Free the trees!

“What’s so bad about English ivy?” This is a fairly common question asked by newcomers to the Greenbelt, and the answer is usually preceded by a very deep breath because the list of what’s bad about English ivy is so long.As the name may lead you to believe, English ivy is not native to the United States and it has no natural predators here to keep it in check. In my opinion, the worst thing about ivy is that it out-competes native plants and creates what has been referred to as an “ivy desert,” which is another way of saying…

12/5/09 Morning frost and the physics of leverage

If you think it’s hard to distinguish the native trailing blackberry from the invasive Himalayan blackberry, imagine them both covered in a layer of frost on a cold, bright morning. Luckily, we were working in a slow-growing patch of sun up at Pigeon Point Park and the frost melted away pretty quickly. We have been doing a lot of maintenance up at this site lately, and we spent the morning tending to an area that hadn’t received any love in a few months. Volunteers warmed themselves by pulling out blackberry that was coming up and threatening plants we put in…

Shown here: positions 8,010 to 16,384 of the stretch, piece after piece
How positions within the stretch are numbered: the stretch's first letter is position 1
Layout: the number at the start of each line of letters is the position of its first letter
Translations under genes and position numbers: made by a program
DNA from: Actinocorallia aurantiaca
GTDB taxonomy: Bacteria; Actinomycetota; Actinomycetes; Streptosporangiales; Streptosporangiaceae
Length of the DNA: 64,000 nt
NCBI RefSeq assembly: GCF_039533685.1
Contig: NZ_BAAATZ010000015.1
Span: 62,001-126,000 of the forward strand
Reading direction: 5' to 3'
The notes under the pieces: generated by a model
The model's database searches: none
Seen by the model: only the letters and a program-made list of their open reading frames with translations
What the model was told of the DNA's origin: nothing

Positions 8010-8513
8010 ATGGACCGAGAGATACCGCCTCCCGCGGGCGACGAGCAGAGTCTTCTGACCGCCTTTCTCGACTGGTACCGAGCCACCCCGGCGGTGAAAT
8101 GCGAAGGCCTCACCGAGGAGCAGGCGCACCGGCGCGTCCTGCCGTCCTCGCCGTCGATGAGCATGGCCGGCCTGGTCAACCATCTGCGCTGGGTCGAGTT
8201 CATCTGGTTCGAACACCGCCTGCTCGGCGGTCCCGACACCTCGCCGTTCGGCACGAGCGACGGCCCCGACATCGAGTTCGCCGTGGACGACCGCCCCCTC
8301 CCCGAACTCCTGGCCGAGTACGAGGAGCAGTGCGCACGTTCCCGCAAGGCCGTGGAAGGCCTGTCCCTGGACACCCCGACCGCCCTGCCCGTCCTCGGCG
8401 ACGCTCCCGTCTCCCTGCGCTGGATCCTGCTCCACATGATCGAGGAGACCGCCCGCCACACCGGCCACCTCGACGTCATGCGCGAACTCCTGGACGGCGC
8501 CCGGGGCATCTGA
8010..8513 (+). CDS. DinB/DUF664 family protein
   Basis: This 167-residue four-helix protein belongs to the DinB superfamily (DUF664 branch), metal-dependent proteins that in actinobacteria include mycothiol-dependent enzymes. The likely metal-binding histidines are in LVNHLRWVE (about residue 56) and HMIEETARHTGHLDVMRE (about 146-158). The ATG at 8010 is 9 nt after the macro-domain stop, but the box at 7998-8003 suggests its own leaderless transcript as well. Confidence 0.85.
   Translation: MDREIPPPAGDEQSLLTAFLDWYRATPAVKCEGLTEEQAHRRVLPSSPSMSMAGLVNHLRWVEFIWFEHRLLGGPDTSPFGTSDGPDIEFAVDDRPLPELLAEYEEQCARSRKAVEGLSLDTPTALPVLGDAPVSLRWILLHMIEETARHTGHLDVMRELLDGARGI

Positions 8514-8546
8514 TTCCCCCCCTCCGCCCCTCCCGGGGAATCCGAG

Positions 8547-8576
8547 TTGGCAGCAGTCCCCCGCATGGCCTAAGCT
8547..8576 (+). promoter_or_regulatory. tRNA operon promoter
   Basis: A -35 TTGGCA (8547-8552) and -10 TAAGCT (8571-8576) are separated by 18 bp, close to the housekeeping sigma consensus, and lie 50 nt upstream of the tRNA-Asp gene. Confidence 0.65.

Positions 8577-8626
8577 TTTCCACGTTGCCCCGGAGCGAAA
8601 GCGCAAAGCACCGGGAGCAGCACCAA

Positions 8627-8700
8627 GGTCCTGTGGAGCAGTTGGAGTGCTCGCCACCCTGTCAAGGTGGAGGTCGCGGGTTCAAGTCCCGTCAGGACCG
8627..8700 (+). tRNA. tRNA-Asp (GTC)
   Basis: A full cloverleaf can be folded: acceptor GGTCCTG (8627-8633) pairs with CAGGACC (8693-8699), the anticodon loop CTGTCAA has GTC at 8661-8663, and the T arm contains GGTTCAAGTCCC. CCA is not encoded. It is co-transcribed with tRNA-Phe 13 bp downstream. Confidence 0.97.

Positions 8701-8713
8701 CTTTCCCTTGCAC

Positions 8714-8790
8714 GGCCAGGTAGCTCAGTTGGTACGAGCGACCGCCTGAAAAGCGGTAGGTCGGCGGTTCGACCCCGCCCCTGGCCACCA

Volunteer of the Month- Arthur Larson!

If you have been out to the Greenbelt with us on a weekday during the past couple of months, you have probably worked alongside Arthur, rain or shine. One fateful day at the beginning of October, Arthur came across the Nature Consortium website while looking for urban forest restoration opportunities in his neighborhood of West Seattle. He then e-mailed volunteer@naturec.org with a short message reading “Hi, I can volunteer in the forest tomorrow, Oct. 6th. Where do we meet?” And so began a wonderful relationship between Arthur and the West Duwamish Greenbelt. Nearly every Tuesday and Thursday since, Arthur has…

11-14-09 Party in the Park!

11-14-09 Party in the Park! This morning we discovered the power of positive thinking as everyone on Nature Consortium staff (and I suspect many of our work party participants) had spent the week hoping for a rain-free event. If you have been out to work with us before, perhaps you have heard buphalo say, “There is no bad weather, only different types of good weather.” Normally I agree with that sentiment, but several of our 167 volunteers were knee-high to a grasshopper, and we didn’t want them floating away. Thankfully, the weather was gorgeous (if not a little brisk), but…

Green Seattle Day

Green Seattle Day is an annual city-wide day of service organized by the Green Seattle Partnership. Last Saturday, we at Nature Consortium hosted one of the 16 Green Seattle Day restoration sites. It was a great event! We started off the day digging up blackberry and thistle that had grown back after the initial removal, then moved on to planting. We worked in two areas on the edge of the forest and grassland habitats. Edge habitats typically have the most biodiversity, so we focused our attention here. Here’s an interesting idea from Buphalo: We tried a new way of planting…

10-29-09 Eastside Catholic School